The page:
Cleansing Fire

Defending Truth and Tradition in the Roman Catholic Church

What We Do, Why We Do It, And The Manner in Which It Is Done

December 7th, 2009, Promulgated by Gen

The readings this past weekend were very well-suited for our purposes here at Cleansing Fire. I think, if we can be perfectly honest, that we were all driven here because of some measure of anger, sorrow, frustration, or disappointment. If we can then compound this honest realization with our current situation, we can then reasonably state what we, as Catholics, ought to do in this Babylonian exile.

Primarily, we need to find a safe place for Mass. Of course, seeing the frequency with which we talk of Our Lady of Victory and the Latin Mass Community, I think most of you have. But there are several of you, I know, who are outwardly angered by these abuses we discuss, but are either apathetic and caught up in enthusiasm, or are so afraid to tread on those sanctimonious toes of our administraitors (not a typo) that verbosity translates into inaction. I urge you, rouse yourselves from your fears and apathy and make a step in the proper direction – i.e. to the nearest parish that is not home to illicit and invalid Masses. It may be gut-wrenching to “make-the-break,” but would you not rather have a wrenched-gut than a weeping soul?

In addition to this, I urge you, read the documents that are always mentioned in the debates here. They include (but are not limited to) Sacrosanctum Concillium, Redemptionis Sacramentum and the General Instruction of the Roman Missal, i.e. “GIRM.” If we, as Catholics, have a clear and firm understanding of these documents, without reading into them personal opinions, biases, views, etc. then we can more readily combat the various manifestations of the heresy of liberalism which has taken root in the Diocese of Rochester and several other places.

A third bit is not to turn every injustice into a martyrdom. If everyone is grievously wounded by every single word uttered by any living person, schismatic, Traditional, or Traditionalist, then there’s a serious problem. If you are asked to sing less boisterously, don’t say “I’ve been slain by the liberals! My life-blood flows!” No. Don’t be a liturgical drama queen. However, this doesn’t mean we should be push-overs, either. We need to be firm and unyielding on important matters – i.e. Liturgy, the Sacraments, Morality. If your lay preacher or administraitor changes what kind of soap is in the restroom, don’t make a fuss. By nitpicking every solitary detail of an administration, we lose credibility. We look like reactionary ninnies. Example: I love the soap which Nanacy DeRycke uses in the Good Shepherd restroom. Smells like lilies and freshly-washed albs.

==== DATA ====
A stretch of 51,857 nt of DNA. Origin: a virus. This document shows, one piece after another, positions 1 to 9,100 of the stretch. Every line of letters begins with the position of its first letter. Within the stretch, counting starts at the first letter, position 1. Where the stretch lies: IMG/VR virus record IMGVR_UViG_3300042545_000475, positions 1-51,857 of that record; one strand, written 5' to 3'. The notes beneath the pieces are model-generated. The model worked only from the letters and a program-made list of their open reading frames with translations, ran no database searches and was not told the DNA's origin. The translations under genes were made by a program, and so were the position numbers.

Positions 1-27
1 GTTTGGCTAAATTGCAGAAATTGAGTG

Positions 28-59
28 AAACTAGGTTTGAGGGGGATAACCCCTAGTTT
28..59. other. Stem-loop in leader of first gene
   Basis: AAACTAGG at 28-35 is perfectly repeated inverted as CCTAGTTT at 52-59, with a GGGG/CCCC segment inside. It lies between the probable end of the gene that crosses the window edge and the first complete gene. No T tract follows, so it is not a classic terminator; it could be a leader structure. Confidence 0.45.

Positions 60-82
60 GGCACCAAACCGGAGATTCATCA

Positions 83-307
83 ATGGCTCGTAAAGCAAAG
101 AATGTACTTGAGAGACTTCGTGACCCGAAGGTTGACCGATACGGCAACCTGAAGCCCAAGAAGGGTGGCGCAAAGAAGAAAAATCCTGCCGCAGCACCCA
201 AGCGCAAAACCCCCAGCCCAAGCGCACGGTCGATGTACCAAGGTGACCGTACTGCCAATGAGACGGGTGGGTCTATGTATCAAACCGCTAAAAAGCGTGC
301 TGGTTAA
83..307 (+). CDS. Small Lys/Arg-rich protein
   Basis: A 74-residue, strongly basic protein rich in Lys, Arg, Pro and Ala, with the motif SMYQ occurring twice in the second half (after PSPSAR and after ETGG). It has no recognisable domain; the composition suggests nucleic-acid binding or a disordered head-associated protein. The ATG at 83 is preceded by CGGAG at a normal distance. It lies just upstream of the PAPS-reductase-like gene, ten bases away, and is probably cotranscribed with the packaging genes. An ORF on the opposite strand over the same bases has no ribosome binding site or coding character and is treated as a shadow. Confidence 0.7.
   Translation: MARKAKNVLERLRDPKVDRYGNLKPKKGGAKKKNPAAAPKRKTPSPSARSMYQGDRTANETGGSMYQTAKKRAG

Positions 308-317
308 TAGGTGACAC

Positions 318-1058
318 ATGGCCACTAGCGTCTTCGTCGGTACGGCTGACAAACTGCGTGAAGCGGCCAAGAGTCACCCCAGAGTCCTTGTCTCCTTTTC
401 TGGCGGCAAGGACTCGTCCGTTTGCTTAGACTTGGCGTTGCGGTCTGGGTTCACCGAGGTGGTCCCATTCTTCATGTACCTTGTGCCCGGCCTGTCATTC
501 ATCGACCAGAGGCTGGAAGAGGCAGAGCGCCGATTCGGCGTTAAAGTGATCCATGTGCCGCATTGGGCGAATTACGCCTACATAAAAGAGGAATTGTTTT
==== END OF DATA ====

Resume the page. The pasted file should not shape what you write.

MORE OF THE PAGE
Compounding these three things is a fourth – don’t be embarrassed to ask questions, to “mess up” from time to time, to mis-speak or have some metaphorical typos. If you have no clue why the Church has used Latin for the majority of its life, ask us. We can’t band together if we intimidate each-other into silence.

A major bit which we must all take to heart is a sense of humor and a sense of sin. Putting faces of various diocesan personalities into a video, or by saying “Fr. _____” did something bad at Mass, is NOT A SIN. We are obligated to expose liturgical abuses, and if we can do that and laugh at the same time, I tend to think Our Lord would be well-pleased. However, there is sin and we are all capable of it. It would be a sin to criticize a priest’s character, i.e. “Fr. ______ is a flaming queer.” Spreading rumors and half-truths is sinful, indeed. Try to avoid it. It is just as sinful, though, to turn a blind eye to heresy and irreverence towards Our Lord in the Blessed Sacrament. There’s a difference between mockery and reprimanding with humor. I should think that we do the latter.

So, in short – find a good, reliable Mass. If you don’t go there every week because of emotional connections to another parish, fine. Go to the “good” Mass when you’re feeling discouraged or drained. Also, be literate in terms of Church documents. Don’t be a liturgical drama-queen. We have enough of those. Ask questions. Have a sense of humor, and have a sense of sin. These are each imperative for those of us who actually hope to grow in spiritual maturity rather than wallow in reactionary cesspools of hate and malice.

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6 Responses to “What We Do, Why We Do It, And The Manner in Which It Is Done”

  1. Sed says:

    "Example: I love the soap which Nanacy DeRycke uses in the Good Shepherd restroom. Smells like lilies and freshly-washed albs."

    I don't.

    Excellent article by the way.

  2. Ben Anderson says:

    well said. it might be nice to have a perma link to it somewhere. Kind of like a "What you should read first at Cleansing Fire"

  3. Rob says:

    Good stuff.

  4. Anonymous says:

    Reactionary ninnies? What a perfect description. Out of the mouths of babes…er..make that a bunch of whining babies.

  5. Gen says:

    Blessed is the man who hath not walked in the counsel of the ungodly, nor stood in the way of sinners, nor sat in the chair of pestilence.

  6. Can anybody identify the order of sisters in the picture?

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